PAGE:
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Mortality and Early Growth in England, France and Sweden

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  • Nils-Petter Lagerl–f

Abstract

We set up a stochastic open-economy growth model with endogenous fertility and mortality. A three-country version of the model is calibrated to pre-industrial mortality data from England, France and Sweden. By fitting parameters to match observed rates of correlation in mortality rates, the model can also account for differences in both the volatility of mortality rates and the timing of the Industrial Revolution. Copyright The editors of the "Scandinavian Journal of Economics", 2003 .

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Bibliographic Info

Article provided by Wiley Blackwell in its journal The Scandinavian Journal of Economics.

Volume (Year): 105 (2003)
Issue (Month): 3 (09)
Pages: 419-440

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Handle: RePEc:bla:scandj:v:105:y:2003:i:3:p:419-440

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  1. David N. Weil & Oded Galor, 1999. "From Malthusian Stagnation to Modern Growth," American Economic Review, American Economic Association, vol. 89(2), pages 150-154, May.
  2. Kogel, Tomas & Prskawetz, Alexia, 2001. " Agricultural Productivity Growth and Escape from the Malthusian Trap," Journal of Economic Growth, Springer, vol. 6(4), pages 337-57, December.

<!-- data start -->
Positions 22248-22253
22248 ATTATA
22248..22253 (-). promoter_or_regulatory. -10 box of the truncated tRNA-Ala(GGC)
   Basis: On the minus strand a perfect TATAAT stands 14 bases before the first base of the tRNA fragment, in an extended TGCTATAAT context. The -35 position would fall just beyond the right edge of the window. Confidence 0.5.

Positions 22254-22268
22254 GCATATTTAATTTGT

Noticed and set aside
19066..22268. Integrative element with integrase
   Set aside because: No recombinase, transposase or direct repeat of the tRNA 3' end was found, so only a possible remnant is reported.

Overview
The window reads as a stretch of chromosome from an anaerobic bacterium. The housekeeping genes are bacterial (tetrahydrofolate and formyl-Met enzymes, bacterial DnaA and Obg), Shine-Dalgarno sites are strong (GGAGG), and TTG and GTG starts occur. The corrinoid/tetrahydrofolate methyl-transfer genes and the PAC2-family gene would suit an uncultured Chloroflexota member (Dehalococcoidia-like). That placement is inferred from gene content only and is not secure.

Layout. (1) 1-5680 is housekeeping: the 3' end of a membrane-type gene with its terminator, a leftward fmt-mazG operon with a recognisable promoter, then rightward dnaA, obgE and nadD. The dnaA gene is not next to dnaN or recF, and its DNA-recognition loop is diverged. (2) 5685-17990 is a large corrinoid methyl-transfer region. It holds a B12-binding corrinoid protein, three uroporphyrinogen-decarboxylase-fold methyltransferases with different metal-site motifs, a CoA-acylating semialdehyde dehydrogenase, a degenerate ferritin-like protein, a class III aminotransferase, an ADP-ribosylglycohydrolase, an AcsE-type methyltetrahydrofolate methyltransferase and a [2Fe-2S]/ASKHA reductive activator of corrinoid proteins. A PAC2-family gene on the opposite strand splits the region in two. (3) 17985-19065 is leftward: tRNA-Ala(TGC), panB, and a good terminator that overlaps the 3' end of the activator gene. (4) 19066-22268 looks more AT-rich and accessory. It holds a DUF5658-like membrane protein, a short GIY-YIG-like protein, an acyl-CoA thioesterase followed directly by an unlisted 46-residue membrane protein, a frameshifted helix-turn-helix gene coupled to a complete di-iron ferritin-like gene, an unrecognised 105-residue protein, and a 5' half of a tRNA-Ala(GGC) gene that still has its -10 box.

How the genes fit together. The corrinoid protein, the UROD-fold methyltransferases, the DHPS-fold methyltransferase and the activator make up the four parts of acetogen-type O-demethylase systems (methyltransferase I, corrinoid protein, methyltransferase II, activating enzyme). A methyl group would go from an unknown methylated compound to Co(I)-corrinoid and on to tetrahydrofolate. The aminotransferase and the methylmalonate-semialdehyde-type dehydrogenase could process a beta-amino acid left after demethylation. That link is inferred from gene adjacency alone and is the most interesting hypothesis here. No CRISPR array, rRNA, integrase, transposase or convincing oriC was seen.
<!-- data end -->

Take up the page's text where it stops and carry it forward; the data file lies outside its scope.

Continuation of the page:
3. Galor, Oded & Mountford, Andrew, 2002. "Why are a Third of People Indian and Chinese? Trade, Industrialization and Demographic Transition," CEPR Discussion Papers 3136, C.E.P.R. Discussion Papers.
  4. Galor, Oded & Moav, Omer, 2000. "Natural Selection and the Origin of Economic Growth," Arbetsrapport 2000:5, Institute for Futures Studies.
  5. Gary D. Hansen & Edward C. Prescott, 1999. "Malthus to Solow," Staff Report 257, Federal Reserve Bank of Minneapolis.
  6. Kalemli-Ozcan, Sebnem & Ryder, Harl E. & Weil, David N., 2000. "Mortality decline, human capital investment, and economic growth," Journal of Development Economics, Elsevier, vol. 62(1), pages 1-23, June.
  7. Tamura, Robert, 1996. "From decay to growth: A demographic transition to economic growth," Journal of Economic Dynamics and Control, Elsevier, vol. 20(6-7), pages 1237-1261.
  8. Daron Acemoglu & Simon Johnson & James A. Robinson, 2000. "The Colonial Origins of Comparative Development: An Empirical Investigation," NBER Working Papers 7771, National Bureau of Economic Research, Inc.
  9. Edward L. Glaeser & David C. Mare, 1994. "Cities and Skills," NBER Working Papers 4728, National Bureau of Economic Research, Inc.
  10. Fogel, Robert William, 1993. "New findings on secular trends in nutrition and mortality: Some implications for population theory," Handbook of Population and Family Economics, in: M. R. Rosenzweig & Stark, O. (ed.), Handbook of Population and Family Economics, edition 1, volume 1, chapter 9, pages 433-481 Elsevier.
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